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5/13/02: The following is an article from "The National Tenants' Voice", the newsletter of the National Alliance of HUD Tenants. Makes you wonder where is the rest of the mainstream media on this issue.
U.S. Loses 200,000 Affordable Homes
HUD's "Mark Up to Market" Program Falls Short
By Peter Scheehle
HUD's vaunted Mark Up to Market Program, created in 1999 to stop the loss of HUD-assisted housing, has failed to stop the tide of units lost through owner decisions to prepay mortgages or opt-out of Section 8 Contracts
A startling 200,000 affordable units have now been lost nationwide, according to the most recent numbers compiled by the National housing Trust. More than 113,000 units have been lost due to prepayments, where owners with HUD mortgage loans pay off the remainder of their loan and are therefore no longer under HUD regulations to keep building to keep their building affordable. In addition, 87,000 more units have been lost from Section 8 opt-outs, where owners who signed 20-year Section 8 contracts with HUD are allowed to choose not to renew these contracts when they expire. Since 1996, when Congress restored owners' ability to prepay their HUD-subsidized mortgages and long-term Section 8 contracts began to expire, there has been a cascade of affordable units dropping by the wayside. But the problem is not simply the large number of units lost, but that units are being lost at a steady rate of 40,000 units a year.
"What is most alarming is the rate at which units continue to be lost," said NAHT Board President Louise Sanchez. Here in New York alone we have lost nearly 4,000 units in the past year."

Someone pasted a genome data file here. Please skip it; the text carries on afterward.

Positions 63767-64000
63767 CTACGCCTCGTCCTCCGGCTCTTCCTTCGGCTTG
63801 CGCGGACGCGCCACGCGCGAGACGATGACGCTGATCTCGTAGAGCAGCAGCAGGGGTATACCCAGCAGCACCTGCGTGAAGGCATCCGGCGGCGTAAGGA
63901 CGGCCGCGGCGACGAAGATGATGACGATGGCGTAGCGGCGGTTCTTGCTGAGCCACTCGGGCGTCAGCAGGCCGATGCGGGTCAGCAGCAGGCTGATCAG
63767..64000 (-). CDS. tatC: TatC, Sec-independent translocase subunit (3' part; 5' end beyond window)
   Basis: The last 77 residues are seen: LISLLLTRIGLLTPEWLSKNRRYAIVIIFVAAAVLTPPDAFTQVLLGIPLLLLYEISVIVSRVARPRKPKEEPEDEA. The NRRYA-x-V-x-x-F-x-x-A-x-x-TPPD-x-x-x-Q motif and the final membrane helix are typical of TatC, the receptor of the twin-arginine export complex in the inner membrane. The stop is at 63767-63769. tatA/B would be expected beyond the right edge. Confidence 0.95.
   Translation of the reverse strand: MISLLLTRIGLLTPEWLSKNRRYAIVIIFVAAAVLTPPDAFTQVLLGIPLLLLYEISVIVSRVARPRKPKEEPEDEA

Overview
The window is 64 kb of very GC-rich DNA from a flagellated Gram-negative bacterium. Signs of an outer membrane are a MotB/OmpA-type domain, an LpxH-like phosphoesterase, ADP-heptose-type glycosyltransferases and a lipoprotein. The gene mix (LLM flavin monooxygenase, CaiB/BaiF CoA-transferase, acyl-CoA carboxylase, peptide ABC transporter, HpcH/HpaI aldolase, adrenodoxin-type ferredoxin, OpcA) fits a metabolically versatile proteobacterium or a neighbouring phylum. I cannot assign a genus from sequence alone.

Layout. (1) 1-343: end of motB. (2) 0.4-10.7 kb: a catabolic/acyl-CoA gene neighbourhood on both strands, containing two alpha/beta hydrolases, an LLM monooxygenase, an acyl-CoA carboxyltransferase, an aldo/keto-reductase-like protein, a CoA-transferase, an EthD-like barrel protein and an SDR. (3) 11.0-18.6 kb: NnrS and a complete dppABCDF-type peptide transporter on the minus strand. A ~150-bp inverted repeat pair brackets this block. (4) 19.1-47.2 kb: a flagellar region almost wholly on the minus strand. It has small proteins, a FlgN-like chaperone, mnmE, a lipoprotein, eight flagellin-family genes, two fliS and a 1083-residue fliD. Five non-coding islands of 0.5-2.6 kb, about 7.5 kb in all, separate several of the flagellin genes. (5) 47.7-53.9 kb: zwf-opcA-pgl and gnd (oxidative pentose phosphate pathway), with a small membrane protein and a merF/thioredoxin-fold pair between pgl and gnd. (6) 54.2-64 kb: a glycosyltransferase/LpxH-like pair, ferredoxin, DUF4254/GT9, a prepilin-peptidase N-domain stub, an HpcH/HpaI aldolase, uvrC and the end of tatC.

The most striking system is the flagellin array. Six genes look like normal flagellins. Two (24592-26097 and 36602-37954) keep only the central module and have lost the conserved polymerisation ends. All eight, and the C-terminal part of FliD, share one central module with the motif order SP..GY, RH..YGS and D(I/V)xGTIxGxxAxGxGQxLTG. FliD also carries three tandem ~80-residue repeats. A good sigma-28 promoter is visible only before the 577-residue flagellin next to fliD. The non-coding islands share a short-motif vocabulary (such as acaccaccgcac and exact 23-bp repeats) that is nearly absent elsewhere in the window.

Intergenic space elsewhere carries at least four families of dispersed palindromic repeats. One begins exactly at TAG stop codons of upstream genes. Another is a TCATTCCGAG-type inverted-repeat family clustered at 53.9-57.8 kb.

Over 53,000 units were lost to prepayments between 1998 and 2001, a 90% increase from the prior two and half years...Nationally, this correlates into an average of 21,467 units of affordable housing stock lost each year from mortgage prepayments. This alarming rate of loss is even more evident when looking at Section 8 opt-outs. While 37,898 Section 8 were lost in the years immediately following HUD's 1996 decision to allow opt-outs, an additional 48,504 units have been lost since 1998, resulting in a 128% increase nationwide...
Because of the lack of substantial preservation programs at the federal level, local governments in cities with tight housing markets and ever-escalating rents are forced to tackle the loss of affordable housing through legislation at the local level. In order to deal with California's ever increasing loss of Section 8, the cities of Los Angeles and San Francisco have extended local rent controls to buildings where owners have opted out of federal contracts. City Councils in Boston and other eastern Mass. cities, hit hard by the combined effects of unrestricted opt outs/prepayments and the statewide end of rent control, have enacted home rule petitions that allow municipalities to regulate the rents of properties that prepay or opt out. In Portland, Oregon and Denver, Colorado, local governments have adopted measures and taken at-risk properties by eminent domain from owners who threaten to opt-out.
As tens of thousands of affordable units are going by the wayside each year, we are seeing that, despite what some officials think, the loss of affordable housing is a problem that is not going away.
Loss of Affordable Housing Due to Opt-Outs
Units Opted Out through 1998: 1,282
Units Opted Out 1998-2001: 526
% Increase Units Lost Since 1998: 41%
Total Units Opted Out as of 2001: 1,808
Loss of Affordable Housing Due to Prepayments
Units Prepaid April 1996 to Dec. 1998: 2,565
Units Prepaid Dec. 1998 to Aug. 2001: 679
% Increase Units Lost Since 1998: 26%
Total Units Prepaid as of Aug. 2001: 3,244